BATAVIA, IL — Two middle-school students are facing felony child-pornography charges after they were discovered ‘sexting.’
“Sexting” is defined the act of sending sexually explicit messages and/or photographs, primarily between mobile phones. Adults can share images of other adults without repercussion. However, possession of any explicit image of a minor is considered a crime — even if the images were shared voluntarily among other minors.
A ring of “sexting” was discovered at Rotolo Middle School involving at least 2 dozen teens between the ages 11 to 14 years old. For roughly 4 to 6 weeks, the teens were texting each other nude selfies or sending the photos via various phone applications, like SnapChat. The images were not alleged to have been taken at school.
“(The photos) were explicit and obviously very improper for that age group,” Detective Kevin Bretz said, a spokesman for the Batavia Police Department.
As one can imagine, middle-school children have difficulty being discreet. The images were being passed around to among other curious students. Ultimately the issue was made known to parents, and finally the government.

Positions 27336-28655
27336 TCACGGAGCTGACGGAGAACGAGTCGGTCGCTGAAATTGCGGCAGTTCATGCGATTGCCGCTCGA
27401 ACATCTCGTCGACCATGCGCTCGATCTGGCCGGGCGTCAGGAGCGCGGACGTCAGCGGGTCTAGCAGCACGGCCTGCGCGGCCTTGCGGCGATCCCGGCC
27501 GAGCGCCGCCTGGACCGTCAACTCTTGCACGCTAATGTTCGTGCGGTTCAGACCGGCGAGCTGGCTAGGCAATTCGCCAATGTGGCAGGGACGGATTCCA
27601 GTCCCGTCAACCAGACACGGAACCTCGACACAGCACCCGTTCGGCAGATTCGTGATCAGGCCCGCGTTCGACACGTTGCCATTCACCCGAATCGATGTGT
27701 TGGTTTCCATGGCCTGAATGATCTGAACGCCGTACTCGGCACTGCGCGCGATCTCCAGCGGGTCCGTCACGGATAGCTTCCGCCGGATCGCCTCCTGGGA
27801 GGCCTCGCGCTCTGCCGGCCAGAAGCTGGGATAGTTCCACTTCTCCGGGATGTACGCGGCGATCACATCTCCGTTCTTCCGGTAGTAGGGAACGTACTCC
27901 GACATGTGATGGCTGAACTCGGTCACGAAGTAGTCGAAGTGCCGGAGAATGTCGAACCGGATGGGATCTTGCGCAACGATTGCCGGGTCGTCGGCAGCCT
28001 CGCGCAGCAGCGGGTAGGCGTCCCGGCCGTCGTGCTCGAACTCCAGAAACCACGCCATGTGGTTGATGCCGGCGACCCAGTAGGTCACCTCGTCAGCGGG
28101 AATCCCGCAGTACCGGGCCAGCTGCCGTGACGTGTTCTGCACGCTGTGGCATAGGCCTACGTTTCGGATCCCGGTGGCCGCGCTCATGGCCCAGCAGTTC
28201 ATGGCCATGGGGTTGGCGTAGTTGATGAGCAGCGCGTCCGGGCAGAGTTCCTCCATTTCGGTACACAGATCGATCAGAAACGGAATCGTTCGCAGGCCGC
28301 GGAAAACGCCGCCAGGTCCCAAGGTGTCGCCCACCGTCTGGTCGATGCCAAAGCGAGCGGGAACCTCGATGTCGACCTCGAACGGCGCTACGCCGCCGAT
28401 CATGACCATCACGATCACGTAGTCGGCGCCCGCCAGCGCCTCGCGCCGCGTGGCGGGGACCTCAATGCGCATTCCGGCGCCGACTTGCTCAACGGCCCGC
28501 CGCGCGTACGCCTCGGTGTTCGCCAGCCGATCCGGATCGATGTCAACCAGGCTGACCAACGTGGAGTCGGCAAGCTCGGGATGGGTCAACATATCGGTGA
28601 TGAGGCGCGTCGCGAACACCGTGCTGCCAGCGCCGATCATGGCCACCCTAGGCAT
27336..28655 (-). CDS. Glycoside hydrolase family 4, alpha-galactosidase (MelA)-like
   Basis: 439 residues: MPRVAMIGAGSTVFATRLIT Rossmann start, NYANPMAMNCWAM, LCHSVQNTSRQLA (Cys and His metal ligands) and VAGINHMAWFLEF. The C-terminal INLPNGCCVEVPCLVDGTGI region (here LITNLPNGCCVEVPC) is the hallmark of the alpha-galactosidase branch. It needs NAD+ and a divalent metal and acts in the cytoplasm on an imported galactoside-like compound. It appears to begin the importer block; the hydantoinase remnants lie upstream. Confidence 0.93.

For sharing the images, the Batavia Police Department targeted two male 8th grade students to face the maximum charges possible — felony possession of child pornography.
The lapse in judgement could possibly haunt them for the rest of their lives, as the 14-year-olds will now have to defend themselves in juvenile court on felony charges. Had everyone involved been 18 years old — just a few years away — they could have legally distributed similarly explicit images unabated.
Is it righteous to punish children harsher than adults? Is there a better way to address this issue without the crushing force of government?